... One writer, who's name I have forgotten, said she wrote a UK and a US version of her book after her first English book didn't sell well. The US version of the new one is selling like gangbusters in the US.

Does it matter if a writer uses American English vs. UK English? One of my favorite mystery writers, Elizabeth George, is an American who writes in Great Britian style English. Her characters are English, her stories take place in England, and she spells "tire" "tyre."
It doesn't matter to me... The author you mention--did she have a lot of returns? Because otherwise, I'm not sure why her book wouldn't sell unless there were reviews that stated it was hard to read due to "UK English."

Betsy
 

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I have read a lot of books by British authors and seen many British TV shows and movies. British spelling and terms don't bother me, but I keep finding new ones no matter how many I have learned. Recently it was "whingeing," which I thought was just a misspelling of "whining" but someone here on KB told me it was a British word. Then I heard Matt Smith say it on Doctor Who.

American publishers have traditionally "translated" British books, but now that ebooks are being sold without borders there will be some adjustment necessary.
 

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In historical romance, settings in England are a must (we've put more fake dukes on the continent than there is land for them to stand on). In women's fiction ("chick-lit") the Bridget Jones effect is still very much in effect (I, for one, can read Jill Mansell all day, and often have).

If anything, I hear the complaint (especially in historicals) that you can't set books anywhere BUT England. Publishers like Carina Press actively seek unusual historicals and settings.
 

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Although I generally hate to generalize, I like books set in the UK. . . . in general. ::)

Of course, it does depends on the book! :)

And that doesn't mean I don't like books set elsewhere! :eek:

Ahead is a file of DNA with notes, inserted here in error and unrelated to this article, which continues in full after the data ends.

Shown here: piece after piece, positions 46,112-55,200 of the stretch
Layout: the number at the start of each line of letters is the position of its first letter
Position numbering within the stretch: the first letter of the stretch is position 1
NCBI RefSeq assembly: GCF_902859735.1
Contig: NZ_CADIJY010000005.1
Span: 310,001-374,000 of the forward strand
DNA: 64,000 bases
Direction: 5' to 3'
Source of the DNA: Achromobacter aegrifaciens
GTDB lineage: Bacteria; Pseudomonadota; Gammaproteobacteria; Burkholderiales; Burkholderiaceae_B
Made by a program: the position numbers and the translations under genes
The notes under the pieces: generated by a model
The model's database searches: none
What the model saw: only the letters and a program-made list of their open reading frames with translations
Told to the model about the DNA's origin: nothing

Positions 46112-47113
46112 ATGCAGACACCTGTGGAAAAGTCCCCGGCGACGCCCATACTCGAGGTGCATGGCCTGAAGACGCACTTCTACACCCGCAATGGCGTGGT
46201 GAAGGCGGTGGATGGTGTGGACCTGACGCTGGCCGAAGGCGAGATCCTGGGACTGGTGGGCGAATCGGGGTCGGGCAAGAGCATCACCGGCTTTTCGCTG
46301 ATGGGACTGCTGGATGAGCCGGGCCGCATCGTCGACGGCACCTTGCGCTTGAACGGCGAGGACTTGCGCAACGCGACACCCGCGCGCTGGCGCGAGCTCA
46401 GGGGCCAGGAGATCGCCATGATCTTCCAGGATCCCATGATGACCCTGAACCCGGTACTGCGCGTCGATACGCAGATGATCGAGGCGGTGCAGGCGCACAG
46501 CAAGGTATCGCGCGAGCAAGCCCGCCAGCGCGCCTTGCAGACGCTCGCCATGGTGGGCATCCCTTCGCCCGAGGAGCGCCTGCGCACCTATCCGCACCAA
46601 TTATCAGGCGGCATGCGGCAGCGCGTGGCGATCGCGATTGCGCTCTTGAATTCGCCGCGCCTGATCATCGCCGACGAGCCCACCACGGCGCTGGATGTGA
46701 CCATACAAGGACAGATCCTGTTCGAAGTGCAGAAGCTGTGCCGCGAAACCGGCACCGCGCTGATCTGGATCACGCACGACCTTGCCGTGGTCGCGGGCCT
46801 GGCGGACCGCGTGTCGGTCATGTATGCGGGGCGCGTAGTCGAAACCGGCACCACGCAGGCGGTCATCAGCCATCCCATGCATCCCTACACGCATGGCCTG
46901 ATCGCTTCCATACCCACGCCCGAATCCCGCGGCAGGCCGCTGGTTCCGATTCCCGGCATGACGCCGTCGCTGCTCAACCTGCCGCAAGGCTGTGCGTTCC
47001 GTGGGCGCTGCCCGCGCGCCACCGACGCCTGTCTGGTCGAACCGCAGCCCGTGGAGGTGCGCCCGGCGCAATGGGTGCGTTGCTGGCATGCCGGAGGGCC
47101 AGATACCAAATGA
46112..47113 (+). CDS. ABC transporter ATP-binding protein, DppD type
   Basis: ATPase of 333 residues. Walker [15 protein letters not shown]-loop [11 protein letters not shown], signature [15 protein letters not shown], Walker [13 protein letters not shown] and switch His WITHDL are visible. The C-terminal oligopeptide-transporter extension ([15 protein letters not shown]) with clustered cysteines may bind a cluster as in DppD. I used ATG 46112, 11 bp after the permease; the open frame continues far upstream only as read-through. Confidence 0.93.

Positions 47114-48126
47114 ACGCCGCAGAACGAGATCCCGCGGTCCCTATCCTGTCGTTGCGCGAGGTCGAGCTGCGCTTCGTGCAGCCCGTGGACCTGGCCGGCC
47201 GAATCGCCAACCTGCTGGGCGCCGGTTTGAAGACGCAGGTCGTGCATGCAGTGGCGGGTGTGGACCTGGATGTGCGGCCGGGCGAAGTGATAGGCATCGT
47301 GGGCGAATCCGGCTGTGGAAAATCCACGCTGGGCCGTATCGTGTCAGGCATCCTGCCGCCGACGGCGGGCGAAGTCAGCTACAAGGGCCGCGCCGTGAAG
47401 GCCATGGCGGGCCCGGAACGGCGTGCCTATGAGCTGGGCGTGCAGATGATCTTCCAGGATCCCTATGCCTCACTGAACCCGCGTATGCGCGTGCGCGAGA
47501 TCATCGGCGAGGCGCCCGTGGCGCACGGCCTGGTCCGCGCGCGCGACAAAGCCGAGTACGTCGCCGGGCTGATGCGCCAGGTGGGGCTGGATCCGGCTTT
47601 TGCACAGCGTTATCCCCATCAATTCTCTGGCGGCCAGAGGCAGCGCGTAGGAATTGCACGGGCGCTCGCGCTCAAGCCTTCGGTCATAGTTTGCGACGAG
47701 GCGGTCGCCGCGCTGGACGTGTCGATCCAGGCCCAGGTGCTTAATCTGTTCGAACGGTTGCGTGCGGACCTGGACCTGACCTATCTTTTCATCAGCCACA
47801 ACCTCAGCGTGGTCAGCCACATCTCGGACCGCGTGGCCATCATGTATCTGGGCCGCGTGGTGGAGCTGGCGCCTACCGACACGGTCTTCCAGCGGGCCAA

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I haven't heard about or seen any bias against books set in the UK.  I certainly don't consider that when I'm looking for my own reading.  A good story is a good story.  Fun characters are fun characters.  I sort of enjoy getting a peek at places different from where I live as well.
 

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Discussion Starter · #17 ·
So far, everyone agrees - British writing is not a reason for a book to sell poorly in the US.  But I've still notice and heard others report that British indie writers are selling poorly here, even with great writing and marketable genres.  It's wierd. 

This line of discussion reminds me of something I keep meaning to ask.  Since Kindle has English and American dictionaries, is there a way to set it so that you can use the English dictionary to define terms in book?  I can usually guess on British terms I don't recognize, but I don't know British slang at all and it's fun to see what the dictionary says about the root of the word.
 

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I read all sorts of books, but I especially enjoy well-done English mysteries. In spite of this, my favorite author of English mysteries, the late John Dickson Carr (aka Carter Dickson) was actually an American!

Another favorite Brit author whose mysteries are definitely not traditional is Ray Banks. If you like tough-guy fiction you really ought to read him.
 

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I'm a Brit writer and set most of my books in the UK - this is the bare bones of one of my Amazon reviews-

I wish I had known this was a UK book. The hero is British, the heroine is British. The Britishisms are overwhelming and distracted from the story. Bugger off that, fancy this, and the word "wanker" was used WAY too much. I have nothing against British books but I wish I'd known. I kind of got lost in the story and not in a good way with all the quirky sayings and such.

So i got a 2 star review for that when all the others had been 5 and 4. I've never had anything said like this before, but obviously this Texan didn't like the British element. I don't mind that - I mind the 2 stars!
 

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I read them all the time. 

In the past they may not have sold well due to delayed distribution or no distribution at all.  In this day and age, it's a marketing thing.  If someone is getting their book in front of my eyeballs and I like the sound of it (setting is only sometimes pertinent--a mood thing) I'll buy it.

I do have favorite settings and it happens that the UK is one of them.